5) Meanwhile, back in the U.S.: There’s already a pretty impressive mobile app available here for helping you avoid commuting nightmares. It’s called Waze and it not only gives you directions, but it also monitors what other drivers are saying about what’s happening on the streets around you. It’s a traffic report through crowdsourcing, and one that constantly updates with new directions if there’s bad news coming in about the road ahead.

6) Just let the cars work it out: Since last month, about 3,000 vehicles around Ann Arbor, Michigan have been able to talk to one another. As part of a joint project of the U.S.Department of Transportation and the University of Michigan, the cars and trucks have been adapted to be able to communicate wirelessly and warn each other of potential accidents or backups. For instance, one vehicle could tell another when it’s approaching an intersection or if it’s stopping on the road ahead. The Michigan researchers think these wireless systems, if they become a standard feature, could cut accidents by 80 percent.

7) Car Talk was taken: MIT scientists are heading down the same road, developing something they calls CarSpeak. It’s a communication system for driverless cars that lets them “see” through the data provided by other cars on the road. And that would allow a car to cruise right through an intersection because it would know no other cars were coming.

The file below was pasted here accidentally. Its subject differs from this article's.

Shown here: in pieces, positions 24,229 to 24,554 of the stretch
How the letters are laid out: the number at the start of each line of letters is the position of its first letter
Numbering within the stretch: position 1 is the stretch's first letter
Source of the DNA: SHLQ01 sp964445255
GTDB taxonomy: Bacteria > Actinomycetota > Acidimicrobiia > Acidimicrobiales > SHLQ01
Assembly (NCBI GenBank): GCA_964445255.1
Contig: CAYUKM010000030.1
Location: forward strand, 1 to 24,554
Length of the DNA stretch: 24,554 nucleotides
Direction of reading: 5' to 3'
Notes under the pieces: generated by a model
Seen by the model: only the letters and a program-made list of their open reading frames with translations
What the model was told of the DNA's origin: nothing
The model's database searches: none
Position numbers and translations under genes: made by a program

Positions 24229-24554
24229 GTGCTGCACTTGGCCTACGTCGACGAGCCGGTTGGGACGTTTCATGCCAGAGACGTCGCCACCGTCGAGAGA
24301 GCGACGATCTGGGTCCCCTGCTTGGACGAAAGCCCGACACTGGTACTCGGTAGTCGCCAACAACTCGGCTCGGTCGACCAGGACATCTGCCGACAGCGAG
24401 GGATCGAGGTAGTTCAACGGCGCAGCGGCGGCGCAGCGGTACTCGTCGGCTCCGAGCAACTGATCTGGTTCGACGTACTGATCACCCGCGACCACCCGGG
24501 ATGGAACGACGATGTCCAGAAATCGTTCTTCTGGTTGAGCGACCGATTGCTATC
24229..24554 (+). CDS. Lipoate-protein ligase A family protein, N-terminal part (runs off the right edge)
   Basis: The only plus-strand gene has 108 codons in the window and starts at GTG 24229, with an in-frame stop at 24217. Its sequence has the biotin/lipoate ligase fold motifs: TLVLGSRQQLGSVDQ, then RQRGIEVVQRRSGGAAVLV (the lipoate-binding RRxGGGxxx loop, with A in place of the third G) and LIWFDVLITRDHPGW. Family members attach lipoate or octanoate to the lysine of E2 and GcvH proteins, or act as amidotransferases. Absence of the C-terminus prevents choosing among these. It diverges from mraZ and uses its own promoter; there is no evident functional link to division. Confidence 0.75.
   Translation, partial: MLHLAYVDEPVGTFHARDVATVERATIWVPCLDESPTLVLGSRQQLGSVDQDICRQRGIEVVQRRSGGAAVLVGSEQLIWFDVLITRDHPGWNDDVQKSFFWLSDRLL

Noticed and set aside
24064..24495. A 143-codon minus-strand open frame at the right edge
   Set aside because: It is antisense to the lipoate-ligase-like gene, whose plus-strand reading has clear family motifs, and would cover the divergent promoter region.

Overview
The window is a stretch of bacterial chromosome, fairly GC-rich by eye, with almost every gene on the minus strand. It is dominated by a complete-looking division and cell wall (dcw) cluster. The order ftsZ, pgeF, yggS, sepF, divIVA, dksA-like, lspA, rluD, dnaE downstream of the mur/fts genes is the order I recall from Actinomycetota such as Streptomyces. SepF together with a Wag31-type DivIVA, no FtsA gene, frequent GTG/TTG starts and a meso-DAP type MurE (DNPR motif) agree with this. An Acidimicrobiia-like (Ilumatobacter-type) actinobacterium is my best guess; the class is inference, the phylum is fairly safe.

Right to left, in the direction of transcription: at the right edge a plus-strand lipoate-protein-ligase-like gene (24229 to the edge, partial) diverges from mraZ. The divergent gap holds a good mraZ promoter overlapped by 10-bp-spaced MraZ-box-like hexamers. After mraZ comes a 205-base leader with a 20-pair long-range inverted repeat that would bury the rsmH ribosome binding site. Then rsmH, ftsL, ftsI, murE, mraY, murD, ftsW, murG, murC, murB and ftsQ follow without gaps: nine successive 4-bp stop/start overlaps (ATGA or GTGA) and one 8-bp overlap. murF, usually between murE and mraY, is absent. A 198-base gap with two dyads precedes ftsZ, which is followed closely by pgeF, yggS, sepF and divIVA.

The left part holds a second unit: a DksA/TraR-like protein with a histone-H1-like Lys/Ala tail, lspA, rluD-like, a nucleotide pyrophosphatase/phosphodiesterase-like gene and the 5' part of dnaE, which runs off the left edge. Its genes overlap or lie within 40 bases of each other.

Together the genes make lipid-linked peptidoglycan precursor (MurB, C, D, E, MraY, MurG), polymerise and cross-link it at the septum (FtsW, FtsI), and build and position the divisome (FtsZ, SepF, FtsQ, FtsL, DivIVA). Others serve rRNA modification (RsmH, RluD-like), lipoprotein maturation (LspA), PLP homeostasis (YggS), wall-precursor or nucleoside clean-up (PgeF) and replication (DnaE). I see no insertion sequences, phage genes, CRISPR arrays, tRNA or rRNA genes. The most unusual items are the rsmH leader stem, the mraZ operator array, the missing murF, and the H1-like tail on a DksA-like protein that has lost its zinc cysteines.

Down the road

Here are a few other developments designed to help us get around:

  • Not so mellow yellow: A researcher at Virginia Tech concludes that one of our big problems is yellow lights because they create what he calls a “dilemma zone” for drivers. He’s developing a system for giving drivers a few seconds notice when a light is about to turn yellow.
  • We don’t need no stinking stretch limo: The largest buses in the world, 98-foot-long vehicles capable of carrying more than 250 people, will be rolled out in Dresden, Germany next month.
  • Nothing makes an old man feel young like driving at night: According to a study at MIT, the most important car feature for drivers over 50 are smart headlights, which adjust the range and intensity of light based on the location of other cars. The idea is to reduce glare and improve visibility at night.
  • I’m sleepin’ here: A new study of traffic noise levels in and around Atlanta found that almost 10 percent of the area’s population is exposed to traffic noise at a level described as “annoying.” And more than 2 percent live where traffic noise was described as “highly disturbing to sleep.”

Video bonus: How maddening are phantom traffic jams, you know, when everything slows to a crawl for no apparent reason? Here are two explanations, one from scientists, the other more like what we imagine.